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Health & Baby

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Baby's 18-Month Checkup: What to Expect

By now, your toddler can probably say about 10 to 20 words, point to body parts, and follow simple instructions, including "no" -- but that doesn't mean he'll always listen! It's normal if your child tries to push limits. Be sure to be consistent with discipline and talk about any concerns that you may have with your pediatrician.

Here's what to expect at your toddler's 18-month checkup.

You Can Expect Your Pediatrician to:


Questions Your Pediatrician May Ask

  • Has your child been having temper tantrums?
  • Is your child talking a lot? Pointing? Scribbling?
  • Is she sleeping and napping well?


Questions You May Have About Naps

  • My child doesn't want to nap. What can I do?
  • How can I keep afternoon naps from causing problems at bedtime?


Napping Tips

  • Try soft music or a sound machine to ease your child into naptime.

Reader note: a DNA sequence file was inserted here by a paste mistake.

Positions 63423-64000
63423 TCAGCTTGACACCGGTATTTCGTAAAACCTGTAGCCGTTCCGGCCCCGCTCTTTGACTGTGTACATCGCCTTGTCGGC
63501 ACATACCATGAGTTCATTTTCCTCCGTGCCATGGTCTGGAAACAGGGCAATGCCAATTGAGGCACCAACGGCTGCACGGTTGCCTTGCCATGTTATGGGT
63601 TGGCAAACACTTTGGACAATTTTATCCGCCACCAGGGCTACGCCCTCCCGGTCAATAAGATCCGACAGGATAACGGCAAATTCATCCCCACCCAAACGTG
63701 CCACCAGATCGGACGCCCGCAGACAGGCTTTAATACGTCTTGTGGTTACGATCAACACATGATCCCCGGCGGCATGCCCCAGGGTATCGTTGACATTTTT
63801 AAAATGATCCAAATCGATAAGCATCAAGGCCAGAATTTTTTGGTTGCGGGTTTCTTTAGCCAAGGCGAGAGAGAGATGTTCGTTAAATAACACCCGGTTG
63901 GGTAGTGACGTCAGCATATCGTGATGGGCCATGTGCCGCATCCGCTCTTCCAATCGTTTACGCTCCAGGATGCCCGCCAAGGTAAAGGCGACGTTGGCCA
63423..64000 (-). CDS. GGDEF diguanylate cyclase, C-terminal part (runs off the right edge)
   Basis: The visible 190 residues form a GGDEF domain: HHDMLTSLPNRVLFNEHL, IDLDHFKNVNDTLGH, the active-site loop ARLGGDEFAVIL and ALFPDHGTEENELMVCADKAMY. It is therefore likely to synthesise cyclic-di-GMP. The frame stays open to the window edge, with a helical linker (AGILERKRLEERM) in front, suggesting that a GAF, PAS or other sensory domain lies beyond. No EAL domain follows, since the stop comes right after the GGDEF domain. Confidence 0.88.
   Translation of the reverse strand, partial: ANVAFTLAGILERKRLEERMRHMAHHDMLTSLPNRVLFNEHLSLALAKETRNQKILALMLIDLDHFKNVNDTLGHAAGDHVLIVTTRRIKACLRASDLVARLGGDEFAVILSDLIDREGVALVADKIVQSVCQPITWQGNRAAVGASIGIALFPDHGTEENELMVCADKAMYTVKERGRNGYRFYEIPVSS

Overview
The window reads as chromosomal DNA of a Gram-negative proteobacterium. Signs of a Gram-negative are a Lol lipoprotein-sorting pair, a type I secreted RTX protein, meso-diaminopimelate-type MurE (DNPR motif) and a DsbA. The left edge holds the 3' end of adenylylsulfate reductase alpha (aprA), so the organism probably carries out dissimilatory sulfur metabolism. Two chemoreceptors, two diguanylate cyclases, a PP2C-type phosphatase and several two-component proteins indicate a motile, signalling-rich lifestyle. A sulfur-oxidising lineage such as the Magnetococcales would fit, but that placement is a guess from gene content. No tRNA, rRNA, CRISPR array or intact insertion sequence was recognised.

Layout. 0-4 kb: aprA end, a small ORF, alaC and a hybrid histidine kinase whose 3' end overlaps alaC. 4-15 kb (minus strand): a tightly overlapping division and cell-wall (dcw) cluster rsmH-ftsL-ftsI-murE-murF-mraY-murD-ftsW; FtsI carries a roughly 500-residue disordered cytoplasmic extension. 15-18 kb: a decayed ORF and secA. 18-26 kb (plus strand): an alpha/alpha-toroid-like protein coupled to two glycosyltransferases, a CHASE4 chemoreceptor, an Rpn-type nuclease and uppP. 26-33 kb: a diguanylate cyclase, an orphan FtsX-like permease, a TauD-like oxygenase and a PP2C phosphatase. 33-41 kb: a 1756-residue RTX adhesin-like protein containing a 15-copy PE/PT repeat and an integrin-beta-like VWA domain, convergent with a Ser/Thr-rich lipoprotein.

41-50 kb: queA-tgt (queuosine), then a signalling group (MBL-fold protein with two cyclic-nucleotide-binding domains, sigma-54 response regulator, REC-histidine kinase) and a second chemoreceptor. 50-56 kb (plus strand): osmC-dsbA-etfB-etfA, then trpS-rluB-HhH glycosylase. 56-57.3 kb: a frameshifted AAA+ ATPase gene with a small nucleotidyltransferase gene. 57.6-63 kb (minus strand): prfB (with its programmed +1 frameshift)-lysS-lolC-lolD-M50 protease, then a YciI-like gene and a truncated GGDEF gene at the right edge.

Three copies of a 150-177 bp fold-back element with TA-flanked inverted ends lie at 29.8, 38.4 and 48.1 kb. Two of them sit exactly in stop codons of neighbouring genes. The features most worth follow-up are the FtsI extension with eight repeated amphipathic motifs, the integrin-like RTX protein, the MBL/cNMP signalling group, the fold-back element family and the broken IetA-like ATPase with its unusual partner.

• Stick to a routine so your child knows what to expect.
  • Starting naps earlier may help nighttime sleep.
  • Expect to wean down to one nap per day.


Questions You May Have About Toilet Training

  • My child seems interested in potty training. Is it too early to start?

Toilet Training Tips

  • Many kids are physically ready between 18 months and 2 years old.
  • Girls are usually ready sooner than boys.
  • If your child shows interest in the potty or stops an activity to "go," he may be ready.
  • Your child needs to be able to understand instructions about the potty and control the muscles involved.
  • Set up a potty chair in the bathroom and let him come in with you when you go. This will spike his interest!
  • Some parents use training pants to transition from diapers to underwear. Or you can go "cold turkey" if you are okay with some messes as he learns.
  • It can take a long time for a child to stay dry at night, so you might want to keep him in training pants at night for a while.
  • Celebrate and congratulate your child if he uses the potty -- even if nothing happened.
  • If it doesn't seem to be working, don't worry. Just try again a few months later.
  • Remember, your child may be enthusiastic at first. But then he may start finding his own activity too interesting to break away from to go to the potty.


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